Anyway, one more way to eliminate waste and a fun afternoon.
As with every new year we settle down and rethink our plans for the upcoming year on the homestead. What can we expand, what should be dropped, what new projects can we take on?
This year sees us re-certifying our kitchen to allow us to go back full force to canning and making our much loved chicken pot pie and rhubarb rosemary BBQ sauce. We have applied to be part of a local craft fair in November 2018 so plans for that are under way. The raising of chickens is being expanded as are the bees. We have been experimenting with the brewing of honey mead and have come up with a very nice fruit flavored mead we hope to continue and expand on.
Our newest and most exciting project this year is creating a Saturday morning farmers market here on the homestead. We have our seeds ordered for early vegetables and are also doing an early batch of chickens. They should be ready just in time for the first market weekend.
To top off the plans is our application to the Future Farmers Program that should be able to assist us to become full fledged farmers. We are currently working on a rough business plan. To this point we have been working off our lists and personal drive but the time has come to get official and narrow down a 5 year plan to get us to our goals.
From all of this we can tell you it is never too late to make your life into what you dream of. From a couple of “almost old timers”, make a plan, be flexible and look for your local resources. If at first your plan doesn’t work, take a break and look at it with fresh eyes and enthusiasm and try again.
What else are you doing but living your life?
In an endeavor to create all of our own spices from what we grow, we need to step back and look at what we use and love. Onion powder is high on the list of frequently used items. As it turns out, it is a very simple process to make and the results will blow your mind. The flavor intensity is out of this world. I use this in our absolutely favorite recipes…Red Onion Powder.
It starts with approximately 2 pounds of organic (or chemical free home grown) red onions peeled and finely minced (food processors are great). Spread the eye burning mess on a parchment paper covered sheet pan and bake at 250 degrees until dry. Your house will burn with a unique essence that encourages outdoor activities. Go outside and enjoy the fresh air, plant something, weed something or just go for a short walk.
When the air has cleared and all is crispy and cool, throw in a coffee grinder and voila, red onion powder.
Really, make the time. There is nothing like it.
Savory for life!
The time has flown past us is in a whirl wind of activity as we struck items off our to do list this spring and summer. Now we look, with tired bodies, at what is ready and what still needs to be prepped in the garden and for the bees before winter sets in.
It’s been a good season.
The chicken coop is shingled, protected from the weather this year. Now the buildings match, which we appreciate.
The buckwheat has fallen and is ready to be tilled in or left to frost kill and we can do it next spring…whatever.
The raspberry patch as been taken down to 2 feet, weeded and mowed.
The garlic bed buckwheat has been tilled under and is ready to plant this weekend. Roses love garlic so we are planting some behind the rose arches in hopes it helps with aphids.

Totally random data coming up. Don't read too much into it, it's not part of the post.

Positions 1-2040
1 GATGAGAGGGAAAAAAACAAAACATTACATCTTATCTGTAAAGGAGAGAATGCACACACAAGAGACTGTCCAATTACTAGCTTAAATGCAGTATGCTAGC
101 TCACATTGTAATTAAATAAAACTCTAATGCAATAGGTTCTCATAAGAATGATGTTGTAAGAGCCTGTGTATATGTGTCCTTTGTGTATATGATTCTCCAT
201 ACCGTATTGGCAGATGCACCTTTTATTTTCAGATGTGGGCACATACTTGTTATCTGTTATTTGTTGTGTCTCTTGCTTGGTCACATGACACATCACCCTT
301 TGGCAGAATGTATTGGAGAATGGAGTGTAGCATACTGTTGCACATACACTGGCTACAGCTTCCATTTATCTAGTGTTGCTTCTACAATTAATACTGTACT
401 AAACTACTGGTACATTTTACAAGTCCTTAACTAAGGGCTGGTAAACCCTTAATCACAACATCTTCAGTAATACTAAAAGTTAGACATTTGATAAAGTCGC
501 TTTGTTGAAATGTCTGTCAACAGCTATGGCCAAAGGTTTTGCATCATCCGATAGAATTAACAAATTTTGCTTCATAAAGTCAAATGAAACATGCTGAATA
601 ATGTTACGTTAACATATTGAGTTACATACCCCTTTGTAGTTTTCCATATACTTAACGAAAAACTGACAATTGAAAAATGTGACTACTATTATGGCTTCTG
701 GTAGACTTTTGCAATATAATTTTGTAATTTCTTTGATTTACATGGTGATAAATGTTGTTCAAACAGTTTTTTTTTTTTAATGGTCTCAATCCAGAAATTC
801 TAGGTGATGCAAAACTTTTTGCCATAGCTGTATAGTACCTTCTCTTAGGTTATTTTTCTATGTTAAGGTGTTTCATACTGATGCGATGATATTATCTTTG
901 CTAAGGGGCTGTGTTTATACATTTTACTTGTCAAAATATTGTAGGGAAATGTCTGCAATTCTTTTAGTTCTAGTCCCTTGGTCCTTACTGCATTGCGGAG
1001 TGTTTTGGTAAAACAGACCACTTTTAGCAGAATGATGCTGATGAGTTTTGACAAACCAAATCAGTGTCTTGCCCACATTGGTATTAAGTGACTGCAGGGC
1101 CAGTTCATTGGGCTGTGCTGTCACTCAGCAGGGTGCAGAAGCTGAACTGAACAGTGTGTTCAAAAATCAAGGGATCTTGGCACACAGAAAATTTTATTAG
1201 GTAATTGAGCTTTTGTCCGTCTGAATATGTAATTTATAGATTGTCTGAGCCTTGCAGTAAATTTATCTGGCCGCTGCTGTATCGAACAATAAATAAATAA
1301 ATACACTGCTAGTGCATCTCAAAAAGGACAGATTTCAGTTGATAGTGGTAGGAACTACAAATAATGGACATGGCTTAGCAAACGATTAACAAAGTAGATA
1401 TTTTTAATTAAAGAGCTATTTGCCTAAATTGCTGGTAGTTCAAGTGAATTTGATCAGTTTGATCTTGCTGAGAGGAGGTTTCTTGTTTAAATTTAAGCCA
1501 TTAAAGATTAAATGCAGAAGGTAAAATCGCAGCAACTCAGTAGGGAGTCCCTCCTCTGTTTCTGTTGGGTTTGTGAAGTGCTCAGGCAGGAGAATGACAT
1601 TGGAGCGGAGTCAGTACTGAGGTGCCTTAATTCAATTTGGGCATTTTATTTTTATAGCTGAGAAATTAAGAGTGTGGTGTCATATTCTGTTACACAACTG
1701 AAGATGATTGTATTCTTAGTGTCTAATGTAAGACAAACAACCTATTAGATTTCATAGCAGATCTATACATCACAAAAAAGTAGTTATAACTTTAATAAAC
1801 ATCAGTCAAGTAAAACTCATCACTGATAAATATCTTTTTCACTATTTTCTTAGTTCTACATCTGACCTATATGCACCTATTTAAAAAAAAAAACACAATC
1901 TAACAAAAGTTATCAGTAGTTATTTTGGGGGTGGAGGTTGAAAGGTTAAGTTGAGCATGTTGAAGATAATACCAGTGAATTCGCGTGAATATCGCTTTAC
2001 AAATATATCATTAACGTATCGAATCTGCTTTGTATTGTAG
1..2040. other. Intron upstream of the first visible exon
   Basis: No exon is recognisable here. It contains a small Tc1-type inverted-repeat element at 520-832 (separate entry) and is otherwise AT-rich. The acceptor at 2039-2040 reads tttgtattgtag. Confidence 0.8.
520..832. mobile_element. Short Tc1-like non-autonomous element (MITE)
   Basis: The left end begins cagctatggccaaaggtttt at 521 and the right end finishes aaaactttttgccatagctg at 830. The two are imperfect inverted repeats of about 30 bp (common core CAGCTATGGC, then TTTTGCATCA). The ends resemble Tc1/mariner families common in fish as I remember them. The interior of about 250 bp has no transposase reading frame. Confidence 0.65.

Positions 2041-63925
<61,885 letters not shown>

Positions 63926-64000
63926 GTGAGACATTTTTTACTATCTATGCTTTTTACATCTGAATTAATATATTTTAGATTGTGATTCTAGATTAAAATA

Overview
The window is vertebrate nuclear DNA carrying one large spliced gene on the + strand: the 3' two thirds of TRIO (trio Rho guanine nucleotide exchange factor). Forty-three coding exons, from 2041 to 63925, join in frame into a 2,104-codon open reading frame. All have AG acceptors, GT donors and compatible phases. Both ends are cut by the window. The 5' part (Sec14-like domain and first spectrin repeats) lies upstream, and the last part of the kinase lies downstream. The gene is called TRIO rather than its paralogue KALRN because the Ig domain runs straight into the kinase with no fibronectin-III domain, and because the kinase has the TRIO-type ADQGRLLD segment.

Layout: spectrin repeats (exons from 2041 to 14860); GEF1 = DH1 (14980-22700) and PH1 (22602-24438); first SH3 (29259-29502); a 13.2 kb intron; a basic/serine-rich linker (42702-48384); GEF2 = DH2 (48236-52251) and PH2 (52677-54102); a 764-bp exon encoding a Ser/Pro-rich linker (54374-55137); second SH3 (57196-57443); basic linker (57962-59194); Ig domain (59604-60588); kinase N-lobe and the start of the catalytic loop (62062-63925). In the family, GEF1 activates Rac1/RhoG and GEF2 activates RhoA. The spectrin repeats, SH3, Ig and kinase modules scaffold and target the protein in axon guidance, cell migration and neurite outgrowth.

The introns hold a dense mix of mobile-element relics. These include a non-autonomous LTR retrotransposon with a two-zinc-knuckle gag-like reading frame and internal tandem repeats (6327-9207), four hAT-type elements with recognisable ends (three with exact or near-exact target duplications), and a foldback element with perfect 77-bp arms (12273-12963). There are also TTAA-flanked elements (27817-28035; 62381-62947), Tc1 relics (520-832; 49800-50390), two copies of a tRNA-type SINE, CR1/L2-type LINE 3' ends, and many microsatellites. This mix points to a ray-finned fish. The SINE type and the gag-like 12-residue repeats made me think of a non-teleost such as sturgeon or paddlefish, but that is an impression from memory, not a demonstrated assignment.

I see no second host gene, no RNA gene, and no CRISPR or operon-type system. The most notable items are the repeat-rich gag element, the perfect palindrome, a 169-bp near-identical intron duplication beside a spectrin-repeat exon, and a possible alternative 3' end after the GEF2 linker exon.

The saffron crocus are in bloom and need to be protected and harvested daily as they bloom.
The final pea planting is hooped with a tarp at the ready for frosty nights.
The empty beds have been over planted with oats for cover crop.
The bees have their small entrance reducers on, honey has been harvested and they will have their final inspection and winterizing this weekend. Each gets a bottom foam board and a solid plywood board under that then a sugar feed board topped with sugar. Any weak swarm captures may be combined with a stronger established hive, we’ll see at inspection if the queens are alive and thriving. We have saved full honey frames from the harvest to give back if needed, it’s better than sugar and we really don’t need all 126 lbs we stole from them.
There is the last of the carrot, beets and turnip to pull and store as well. The frost helps them sweeten so we are in no hurry other than watching for overgrowth and cracking, and they are going a wee bit over board at the moment.
I think that about covers the progress and to-do for now.
Loving the cooler air, the sweet smell of fresh juniper wood (8 cord) still to be cut. Things move slower now, more time spent wrapped in blankets in the rocking chairs on the deck, enjoying the last of the quiet evenings while we can. Some how the time is more precious knowing the snow will blow soon.
The time is finally here for the saffron crocus to bloom. It is dormant most of the year and has a very short bloom, so timing is everything. We have been protecting the plants from the frost with straw and a tarp. Not to mention the wire cage they were planted in to keep our rodent gardening partners out. So far, so good.
There are still 16 or so to come into bloom with three little stamen each. A bit excited to have grown saffron in Eastern Canada. Who knew it could be done? Now to decide what to do with it! Proverbial horse before the cart, but it intrigued me so we tried it.
The “grow it bug” is stronger than the desire to consume at times. Some people climb mountains…we grow things. To each their own.
Beware the first seed you plant, it may cause irrevocable addiction that will have you going to work with dirt under your nails and seed suppliers knowing you on a first name basis. It can happen to your sister, your brother, your friends…help them…give them seeds.